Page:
Firebrick in Your Outdoor Fireplace

Firebrick Explained

Firebrick is fairly simple to explain.  There is no secret to it but there still seems to be a lot of questions about it.  It is a necessary material in your fireplace and it is both functional and great looking.

How many customers have I spoken to asking what type of firebrick to purchase?  Countless is the answer.  How many customers have I spoken to asking where to buy the brick?  Countless in the answer again.  How many customers have I spoken to asking what to use to adhere them on heir structures?  You guessed it…countless is the answer.

Firebrick, or refractory brick, is a ceramic material “brick” that is used to line the walls of an outdoor fireplace.  The main job of the firebrick is to insulate the fireplace from the heat produced and to give you a nice-looking firebox.

Firebrick Sizes

Firebrick will wear on the edges if not cared for before installation.

Most of your vendors will have two basic sizes, 4.5x9x2.5 (full) and a 4.5x9x1.25 (split).  Basically, the split is half the thickness of the full brick.  The brick is very smooth to the touch and somewhat light weight even though they are solid bricks.  They are machined very precise so they won’t vary very much on size.  Most of the time they resemble a piece of sandstone, in that they wear down easily if rubbed on a hard surface like a cinder block.

Most of your big box home improvement stores like Home Depot and Lowes will sell you firebrick but you’ll pay a premium as compared to the price you’ll pay at a small mom and pop masonry supply vendor.  Get on the computer and search for “masonry supply” in your town or area.  Call a few of them up and ask if they sell these specialized bricks and most of the time they’ll have a few pallets of them available at their yard.

Pallets of firebrick can be found at many masonry supply stores.

Purchasing

Your geographical area will dictate the price for these little bricks.  For instance, I can buy them here in Tucson, Arizona, for approximately $1.60 each, split or full.  A customer once called me and said that they couldn’t find them for under $4.00 each.  He was in the densely populated New England area so I got his zip code and did a few internet searches.  My search resulted in phone calls to a few mom and pop vendors and I found a vendor who carried the split firebricks for $1.30 each.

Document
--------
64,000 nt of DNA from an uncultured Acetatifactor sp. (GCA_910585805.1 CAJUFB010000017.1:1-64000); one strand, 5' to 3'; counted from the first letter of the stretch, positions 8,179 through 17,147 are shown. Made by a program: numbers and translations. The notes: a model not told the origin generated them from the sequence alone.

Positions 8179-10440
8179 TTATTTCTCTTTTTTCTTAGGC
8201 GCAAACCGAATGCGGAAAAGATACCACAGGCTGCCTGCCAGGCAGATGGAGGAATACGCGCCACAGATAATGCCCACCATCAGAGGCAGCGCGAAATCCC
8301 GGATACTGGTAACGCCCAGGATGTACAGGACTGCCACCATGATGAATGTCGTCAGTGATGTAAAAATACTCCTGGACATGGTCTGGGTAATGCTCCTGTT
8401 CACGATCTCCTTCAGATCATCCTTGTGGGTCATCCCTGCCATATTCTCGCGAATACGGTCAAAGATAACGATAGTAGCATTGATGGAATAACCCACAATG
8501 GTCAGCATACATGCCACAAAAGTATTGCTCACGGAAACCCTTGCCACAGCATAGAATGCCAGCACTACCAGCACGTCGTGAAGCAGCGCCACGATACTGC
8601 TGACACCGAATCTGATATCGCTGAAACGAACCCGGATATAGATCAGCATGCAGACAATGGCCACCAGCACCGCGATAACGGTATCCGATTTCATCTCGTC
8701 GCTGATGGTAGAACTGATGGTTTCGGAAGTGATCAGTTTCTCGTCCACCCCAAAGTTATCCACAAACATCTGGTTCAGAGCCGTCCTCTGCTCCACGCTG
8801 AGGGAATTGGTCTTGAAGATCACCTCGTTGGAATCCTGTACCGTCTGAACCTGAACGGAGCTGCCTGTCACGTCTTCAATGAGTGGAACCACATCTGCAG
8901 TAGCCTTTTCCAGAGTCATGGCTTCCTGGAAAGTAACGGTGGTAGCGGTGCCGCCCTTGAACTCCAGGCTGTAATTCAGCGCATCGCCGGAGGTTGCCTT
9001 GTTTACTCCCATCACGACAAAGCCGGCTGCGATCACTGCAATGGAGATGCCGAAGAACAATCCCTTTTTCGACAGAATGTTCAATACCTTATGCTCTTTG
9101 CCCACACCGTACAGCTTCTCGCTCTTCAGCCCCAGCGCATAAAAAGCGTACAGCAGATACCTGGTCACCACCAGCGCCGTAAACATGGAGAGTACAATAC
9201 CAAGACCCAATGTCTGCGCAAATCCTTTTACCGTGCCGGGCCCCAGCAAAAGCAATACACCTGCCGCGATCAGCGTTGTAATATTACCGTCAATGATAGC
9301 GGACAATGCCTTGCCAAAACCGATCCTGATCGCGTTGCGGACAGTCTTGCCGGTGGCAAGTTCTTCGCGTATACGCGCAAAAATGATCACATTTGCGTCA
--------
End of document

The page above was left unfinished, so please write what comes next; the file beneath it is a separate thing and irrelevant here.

Liquid Nails – Fuze It is a great tool for adhering firebrick

The adhesion method I gravitate toward is high heat construction adhesive such as Fuze It by Liquid Nails.  It hasn’t failed me for years and I’ve built many structures using it.  This method is mainly for a firebrick install that does not have mortar gaps between them. Tight packing the bricks gives you a neat look to the firebox and it is less work as they are consistently the same size.

I hope this helps answer some of the firebrick questions.  Visit us at www.backyardflare.com for more information on firebrick and the uses on our fireplaces.  Thanks for reading.

Fireplace Building Tools

Tools for DIY Construction

DIY fireplaces vs contractor built fireplaces – which one would I choose?  You can probably guess that one based on the URL of this website.  I always gravitate toward trying to build everything myself and because of this I rely on a few specific fireplace building tools.

Picture of DIY outdoor fireplace built using a Backyard Flare construction plan.
Beautiful outdoor living space

I believe that most people have what it takes to build their own outdoor fireplace.  When you think about the cost savings alone, you will understand that it just makes sense.  If you can lift 30 pounds repeatedly and occasionally a bag of mortar, then you can do it so if you choose this route you’ll need a few different tools to start construction.

Fireplace Building Tools